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Friday, 2nd March, 2018

Banks of the Omo River

I’m very pleased to note that Wild Philanthropy has had a little write-up by Holly Tuppen in The Ethicalist, a new eco-lifestyle magazine that operates out of Dubai, and which was formed in 2017 in response to ‘the many startling’ environmental issues ‘affecting our planet’. Pleased and honoured because Wild Philanthropy sits in good company, the…

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Banning the sale of legal ivory: the UK’s about to get in step – we hope

Tuesday, 27th February, 2018

London_Conference_on_The_Illegal_Wildlife_Trade

With the UK set to host 2018 Illegal Wildlife Trade Conference, I’m delighted to note that the government has finally bowed to pressure and authorised a consultation process last October for the banning of sales in UK of ivory. According to the Department of Environment, Food and Rural Affairs, it is proposed that a total ban be ‘introduced on UK sales of ivory that could…

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Mahale, Ntakata, and the Tongwe: A conservation journey to a lost world

Tuesday, 13th February, 2018

Greystoke Mahale chimp in tree - Nomad Tanzania

Here at Wild Philanthropy we work with some extraordinary people and places. Planning and writing our client itineraries takes me to storybook lands of remote tribes, wildlife-filled plains and drought sensitive deserts. When I sign off Outlook at the end of the day, I walk out into the buzzing streets of Brighton, I can smell…

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Ethiopia adventures: Paul Herbertson reports on developments in the Omo

Tuesday, 23rd January, 2018

Lale-Ethiopia-Omo-Exterior-Mess-Tente

When I was first speaking with Will Jones about joining Wild Philanthropy one of the things that really caught my interest was Wild Philanthropy’s first impact investment in Wild Expeditions Ethiopia. Wild Expeditions is a tour operator based in Addis and offering a range of amazing bespoke trips around Ethiopia. Wild Philanthropy provided finance to…

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The Northern Rangelands of Kenya Conservation Journey

Tuesday, 9th January, 2018

Following a recent trip to Kenya, I was contemplating how Wild Philanthropy has grown from a seed in the back of my mind circa 2008 into the conservation vehicle that it is today. A few of the things that served to drive its making I had reaffirmed to me whilst guiding our Northern Rangelands of…

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The singing wells of Namunyak

Tuesday, 12th December, 2017

Robert Lamaiyan

Set in Northern Kenya and home to Sarara Lodge and Reteti Elephant Sanctuary, Namunyak is part of the Northern Rangelands Trust group. It was established as a conservancy trust in 1995 in response to high levels of poaching in which over 30,000 rhinos and elephants had been killed in the 18 years previous. As shared…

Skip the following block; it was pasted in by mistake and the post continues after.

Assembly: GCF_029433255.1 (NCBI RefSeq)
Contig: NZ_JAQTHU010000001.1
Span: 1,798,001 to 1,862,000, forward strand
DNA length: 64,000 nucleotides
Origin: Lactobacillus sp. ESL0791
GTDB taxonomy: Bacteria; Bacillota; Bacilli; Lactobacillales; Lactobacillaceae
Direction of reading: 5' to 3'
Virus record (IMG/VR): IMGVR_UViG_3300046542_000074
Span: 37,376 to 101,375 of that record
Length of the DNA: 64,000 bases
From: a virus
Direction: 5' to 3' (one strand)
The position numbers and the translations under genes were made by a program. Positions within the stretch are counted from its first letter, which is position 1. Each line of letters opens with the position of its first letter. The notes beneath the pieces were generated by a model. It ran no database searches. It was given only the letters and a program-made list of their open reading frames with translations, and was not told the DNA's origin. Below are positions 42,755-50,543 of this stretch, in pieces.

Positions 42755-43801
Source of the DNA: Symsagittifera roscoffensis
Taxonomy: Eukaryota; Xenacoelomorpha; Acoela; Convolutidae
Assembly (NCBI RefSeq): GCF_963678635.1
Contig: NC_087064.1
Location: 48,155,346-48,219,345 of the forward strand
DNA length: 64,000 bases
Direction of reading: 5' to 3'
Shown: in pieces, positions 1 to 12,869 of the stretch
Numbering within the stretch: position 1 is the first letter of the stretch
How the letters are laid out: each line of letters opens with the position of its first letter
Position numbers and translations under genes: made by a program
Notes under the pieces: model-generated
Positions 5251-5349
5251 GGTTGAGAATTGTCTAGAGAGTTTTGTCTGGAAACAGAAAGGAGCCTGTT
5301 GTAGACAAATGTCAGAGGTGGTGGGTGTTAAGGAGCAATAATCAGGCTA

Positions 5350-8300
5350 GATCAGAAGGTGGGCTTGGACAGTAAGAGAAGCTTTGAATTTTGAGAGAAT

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The future of Africa’s rhino: a conservation model that works

Tuesday, 21st November, 2017

Hope-For-Rhinos-Simon-Morris-Image

On 6th November 2017 Daniel Schneider, a biologist from Boston, posted an image of a northern white rhinoceros, called Sudan, with the caption: ‘Want to know what extinction looks like? This is the last male northern white rhino.’ The northern white rhinoceros is a subspecies of the white rhino. Whilst members of the same species,…

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A history of Namunyak Conservancy

Monday, 13th November, 2017

Raisin on the hill in Sarara in Namunyak

As well as offering bespoke private safaris to anywhere in Southern and Eastern Africa, Wild Philanthropy also organises set departure trips, which are less like a holiday and more like a chance to tap deeper – as deep as one could go – into the ecology, conservation goals, community issues and the challenges of an…

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Andrew McCarthy of The New York Times goes to the Omo

Sunday, 5th November, 2017

Ethiopia Omo Valley Andy Haslam

I can’t tell you how pleased I am to see Andrew McCarthy’s excellent Up Close with Ethiopia’s Imperiled Omo Valley, published today in the New York Times. A vividly perceptive account of both his journey and the plight of the Omo Valley, McCarthy was Wild Philanthropy ’s guest for the duration of the trip. I’ve…

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Borana Lodge Medical Clinic

Thursday, 7th December, 2017

Many communities in rural Africa lack healthcare enough to cope with disease transmission. Aside from AIDS, malaria and measles, it is often the ones that we see as fairly normal in developed countries that cause the biggest problems in rural Africa. Diarrhoea, for example, is the greatest cause of child mortality in Africa and constitutes…

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